A few stars
Are now to be seen–
And frogs are croaking. (Basho)

Ah, how glorious
The young leaves, the green leaves,
Glittering in the sunshine. (Basho)

Paintng of a river running into a bay with three cliffs on the left

Three Cliffs Bay, Gower South Wales by Pamela Jones

Haikuists keep their eyes steadily on the objects. There is great art in the selection of the facts presented, but no “coloring.” The incidents, situations, and details are chosen from common life. Haikus describe things in themselves, not as symbols of other things.  Haikus show modesty, simplicity, lack of affectation, no striving for effect, no trying to impress, no showing off.  The haikuist just writes the story or sketch as plainl and as true to the haikuist’s vision and to life as he or she can. There is gentleness, and using the eye in particular, distinctness of the individual thing. Directness is in everything, snow, sky, clouds, sun. Each thing is simple and true:

The harvest moon–
Mist from the mountain foot
Clouded patties” (Basho)

The haiku must express a new or newly perceived sensation, a sudden awareness of  the meaning of some common human experience of nature or man. Importantly, it must above all things, not be explanatory, or contain a cause and effect. There are nothing beyond phenomena. They are not symbols of something beyond themselves.

Flowers and birds
There among them, my wild
Peach blossoms. (Buson)

 

PROSE AND IMAGISTIC WRITING

Imagistic, highly descriptive prose augments writing that might otherwise be bland and lifeless. No material is dull in the hands of an imagist.  Such prose is not just added on to the text like a pretty trimming, but is crucial to the meaning, the “feel” of the writing, and its impact on the reader.

Ernest Hemingway from The Sun Also Rises:

“Before the waiter brought the sherry the rocket that announced the fiesta went up in the square. It burst and there was a gray ball of smoke high up above the Theatre Gayarre, across on the other side of the plaza. The ball of smoke hung in the sky like a shrapnel burst, and as I watched, another rocket came up to it, trickling smoke in the bright sunlight, I saw the bright flash as it burst and another little cloud of smoke appeared. By the time the second rocket had burst there were so many people in the arcade, that had been empty a minute before, that the waiter, holding the bottle high up over his head, could hardly get through the crowd to our table.”

From my “Wolves in the Rocky Mountains:”

“We sat at a table in the inn and ordered coffee.  The utensils were gold. From the windows we watched through the falling snow eight stalking wolves winding down the mountain in single file, slowly, like liquid through the spruces and evergreens. It was getting late. We had stayed too long. We didn’t want to stay around until dark when at that elevation it would be really cold, and the wolves were on our mind. We paid and left on foot.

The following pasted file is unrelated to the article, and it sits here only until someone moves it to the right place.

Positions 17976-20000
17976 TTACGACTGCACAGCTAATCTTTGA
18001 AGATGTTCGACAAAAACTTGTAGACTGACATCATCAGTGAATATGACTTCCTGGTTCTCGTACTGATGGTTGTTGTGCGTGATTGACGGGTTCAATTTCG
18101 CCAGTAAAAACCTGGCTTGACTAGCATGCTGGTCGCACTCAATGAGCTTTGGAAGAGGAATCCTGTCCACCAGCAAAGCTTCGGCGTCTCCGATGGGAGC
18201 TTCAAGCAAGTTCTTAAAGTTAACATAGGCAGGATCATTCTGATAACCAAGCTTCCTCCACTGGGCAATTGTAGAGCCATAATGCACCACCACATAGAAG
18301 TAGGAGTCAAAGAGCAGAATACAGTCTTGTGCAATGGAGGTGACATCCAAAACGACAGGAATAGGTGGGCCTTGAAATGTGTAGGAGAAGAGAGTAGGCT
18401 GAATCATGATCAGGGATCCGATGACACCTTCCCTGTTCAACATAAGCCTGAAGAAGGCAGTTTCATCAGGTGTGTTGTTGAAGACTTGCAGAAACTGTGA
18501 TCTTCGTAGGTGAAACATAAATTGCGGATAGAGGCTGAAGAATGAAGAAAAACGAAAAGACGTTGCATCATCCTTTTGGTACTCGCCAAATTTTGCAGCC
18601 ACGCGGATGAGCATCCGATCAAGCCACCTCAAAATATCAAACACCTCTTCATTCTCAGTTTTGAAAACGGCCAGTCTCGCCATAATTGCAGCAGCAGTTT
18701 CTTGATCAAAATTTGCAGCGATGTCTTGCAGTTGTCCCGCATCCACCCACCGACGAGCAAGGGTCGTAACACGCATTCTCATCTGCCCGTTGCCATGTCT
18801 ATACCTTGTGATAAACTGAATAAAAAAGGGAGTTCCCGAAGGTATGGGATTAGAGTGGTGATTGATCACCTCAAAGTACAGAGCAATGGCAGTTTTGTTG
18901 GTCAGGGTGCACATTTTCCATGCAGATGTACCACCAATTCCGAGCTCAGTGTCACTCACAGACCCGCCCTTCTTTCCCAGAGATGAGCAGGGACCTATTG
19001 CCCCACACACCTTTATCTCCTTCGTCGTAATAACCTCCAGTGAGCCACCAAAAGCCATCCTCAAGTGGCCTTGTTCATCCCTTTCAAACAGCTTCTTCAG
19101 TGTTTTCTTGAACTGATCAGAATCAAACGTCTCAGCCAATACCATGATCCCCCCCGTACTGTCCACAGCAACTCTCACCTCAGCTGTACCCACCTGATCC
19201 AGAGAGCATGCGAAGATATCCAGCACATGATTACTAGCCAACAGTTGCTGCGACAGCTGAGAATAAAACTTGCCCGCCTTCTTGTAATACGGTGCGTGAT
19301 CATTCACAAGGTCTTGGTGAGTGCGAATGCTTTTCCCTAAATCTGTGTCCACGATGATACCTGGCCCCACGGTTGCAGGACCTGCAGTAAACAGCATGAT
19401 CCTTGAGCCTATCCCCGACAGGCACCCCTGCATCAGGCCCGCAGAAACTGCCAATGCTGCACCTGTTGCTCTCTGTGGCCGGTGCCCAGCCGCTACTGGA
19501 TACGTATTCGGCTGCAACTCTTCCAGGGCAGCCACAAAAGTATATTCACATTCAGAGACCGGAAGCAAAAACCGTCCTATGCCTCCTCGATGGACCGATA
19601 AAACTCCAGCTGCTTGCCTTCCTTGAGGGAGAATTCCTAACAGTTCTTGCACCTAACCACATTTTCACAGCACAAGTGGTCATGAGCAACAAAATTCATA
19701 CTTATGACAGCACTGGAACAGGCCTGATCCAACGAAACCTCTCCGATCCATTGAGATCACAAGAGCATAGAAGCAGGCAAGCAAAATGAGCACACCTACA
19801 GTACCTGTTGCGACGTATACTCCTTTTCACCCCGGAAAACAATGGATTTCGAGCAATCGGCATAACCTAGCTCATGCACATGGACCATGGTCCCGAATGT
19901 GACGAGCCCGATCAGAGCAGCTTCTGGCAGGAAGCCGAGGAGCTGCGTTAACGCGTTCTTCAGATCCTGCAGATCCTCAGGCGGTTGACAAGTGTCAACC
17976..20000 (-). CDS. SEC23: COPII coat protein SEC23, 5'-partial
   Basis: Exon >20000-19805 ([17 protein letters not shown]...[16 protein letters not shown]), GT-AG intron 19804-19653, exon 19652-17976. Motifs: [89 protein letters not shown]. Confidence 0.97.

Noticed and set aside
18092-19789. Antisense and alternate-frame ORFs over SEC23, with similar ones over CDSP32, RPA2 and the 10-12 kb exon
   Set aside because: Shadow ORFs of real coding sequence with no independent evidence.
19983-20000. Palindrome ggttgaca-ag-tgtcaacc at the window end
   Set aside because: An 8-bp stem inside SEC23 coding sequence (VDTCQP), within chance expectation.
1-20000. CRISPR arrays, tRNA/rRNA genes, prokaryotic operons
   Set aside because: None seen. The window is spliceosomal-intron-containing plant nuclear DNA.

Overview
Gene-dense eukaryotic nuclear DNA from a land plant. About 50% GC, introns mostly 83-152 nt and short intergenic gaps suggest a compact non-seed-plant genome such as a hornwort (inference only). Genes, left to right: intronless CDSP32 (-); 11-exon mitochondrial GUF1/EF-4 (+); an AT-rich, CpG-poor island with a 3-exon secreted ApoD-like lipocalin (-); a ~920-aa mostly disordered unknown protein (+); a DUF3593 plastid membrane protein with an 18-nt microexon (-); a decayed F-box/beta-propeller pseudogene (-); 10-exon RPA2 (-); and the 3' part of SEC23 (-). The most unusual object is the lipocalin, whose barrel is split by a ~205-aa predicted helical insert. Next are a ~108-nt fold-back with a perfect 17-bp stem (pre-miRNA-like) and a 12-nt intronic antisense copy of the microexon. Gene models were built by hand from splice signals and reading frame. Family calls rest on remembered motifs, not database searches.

“Looking over our shoulders we saw the wolves streaking among the trees and circling and wheeling around and teasing and tormenting a young deer they had separated from a herd. We could hear the wolves and the deer breathing and see the wolves when they weren’t attacking the deer playfully burrowing their snouts in the snow. There was nothing we could do to save the deer. We didn’t want to watch.”

Blue water with purple cliffs in the background and dark sky full of stars

Starry Sky, Three Cliffs Bay, Gower by Pamela Jones

The prose and poems of images depend on the power of a clear perception of concrete–not abstract–things seen, heard, smelled, or touched by the creative to capture and hold readers’ attention and convey meaning. An imagistic writer’s, poet’s, and painter’s “eye” and “ear” in particular are capable of reproducing a sensual world they have experienced at some time in their lives and have not forgotten.

The artist whose work is featured in this post is Pamela Jones, a superb landscape artist who ives in West Cross Mumbles in Swansea, Wales. In her enchanting paintings, she is influenced  by the beautiful scenery in Wales and the UK. She says, “I have a slightly impressionistic style, staying away from the photographic copying of a scene. I simplify what I see. I feel the artist must balance skill and imagination for there to be feeling in the painting. Colour harmony is most important. I give the impression of the place. I hope the viewer sees this when they look at my paintings.” She says that she just has to paint; it is a sort of obsession, and she paints every day.

 

© 2020 David J. Rogers

For my interview from the international teleconference with Ben Dean about Fighting to Win, click the following link:

Interview with David J. Rogers

 

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July 23, 2020 · 12:50 pm